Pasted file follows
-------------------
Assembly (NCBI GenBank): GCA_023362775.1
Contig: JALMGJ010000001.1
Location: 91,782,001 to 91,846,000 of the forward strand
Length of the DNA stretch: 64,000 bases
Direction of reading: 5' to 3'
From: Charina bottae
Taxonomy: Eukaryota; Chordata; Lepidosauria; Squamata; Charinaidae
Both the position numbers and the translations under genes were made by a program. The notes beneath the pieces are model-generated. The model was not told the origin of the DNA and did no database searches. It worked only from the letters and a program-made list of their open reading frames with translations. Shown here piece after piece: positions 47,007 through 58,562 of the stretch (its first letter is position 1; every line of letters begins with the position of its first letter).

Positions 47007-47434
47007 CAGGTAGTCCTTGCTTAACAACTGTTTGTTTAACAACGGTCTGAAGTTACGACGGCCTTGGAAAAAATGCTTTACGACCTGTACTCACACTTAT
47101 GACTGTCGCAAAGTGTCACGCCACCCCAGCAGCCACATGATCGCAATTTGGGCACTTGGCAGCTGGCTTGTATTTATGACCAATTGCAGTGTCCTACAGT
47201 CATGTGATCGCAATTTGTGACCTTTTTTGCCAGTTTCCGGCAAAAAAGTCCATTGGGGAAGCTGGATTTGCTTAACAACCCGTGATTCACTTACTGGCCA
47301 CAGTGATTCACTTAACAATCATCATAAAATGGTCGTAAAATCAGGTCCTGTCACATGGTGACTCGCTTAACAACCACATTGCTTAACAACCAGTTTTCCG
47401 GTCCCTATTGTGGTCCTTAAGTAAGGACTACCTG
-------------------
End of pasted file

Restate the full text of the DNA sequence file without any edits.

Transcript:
Assembly (NCBI GenBank): GCA_023362775.1
Contig: JALMGJ010000001.1
Location: 91,782,001 to 91,846,000 of the forward strand
Length of the DNA stretch: 64,000 bases
Direction of reading: 5' to 3'
From: Charina bottae
Taxonomy: Eukaryota; Chordata; Lepidosauria; Squamata; Charinaidae
Both the position numbers and the translations under genes were made by a program. The notes beneath the pieces are model-generated. The model was not told the origin of the DNA and did no database searches. It worked only from the letters and a program-made list of their open reading frames with translations. Shown here piece after piece: positions 47,007 through 58,562 of the stretch (its first letter is position 1; every line of letters begins with the position of its first letter).

Positions 47007-47434
47007 CAGGTAGTCCTTGCTTAACAACTGTTTGTTTAACAACGGTCTGAAGTTACGACGGCCTTGGAAAAAATGCTTTACGACCTGTACTCACACTTAT
47101 GACTGTCGCAAAGTGTCACGCCACCCCAGCAGCCACATGATCGCAATTTGGGCACTTGGCAGCTGGCTTGTATTTATGACCAATTGCAGTGTCCTACAGT
47201 CATGTGATCGCAATTTGTGACCTTTTTTGCCAGTTTCCGGCAAAAAAGTCCATTGGGGAAGCTGGATTTGCTTAACAACCCGTGATTCACTTACTGGCCA
47301 CAGTGATTCACTTAACAATCATCATAAAATGGTCGTAAAATCAGGTCCTGTCACATGGTGACTCGCTTAACAACCACATTGCTTAACAACCAGTTTTCCG
47401 GTCCCTATTGTGGTCCTTAAGTAAGGACTACCTG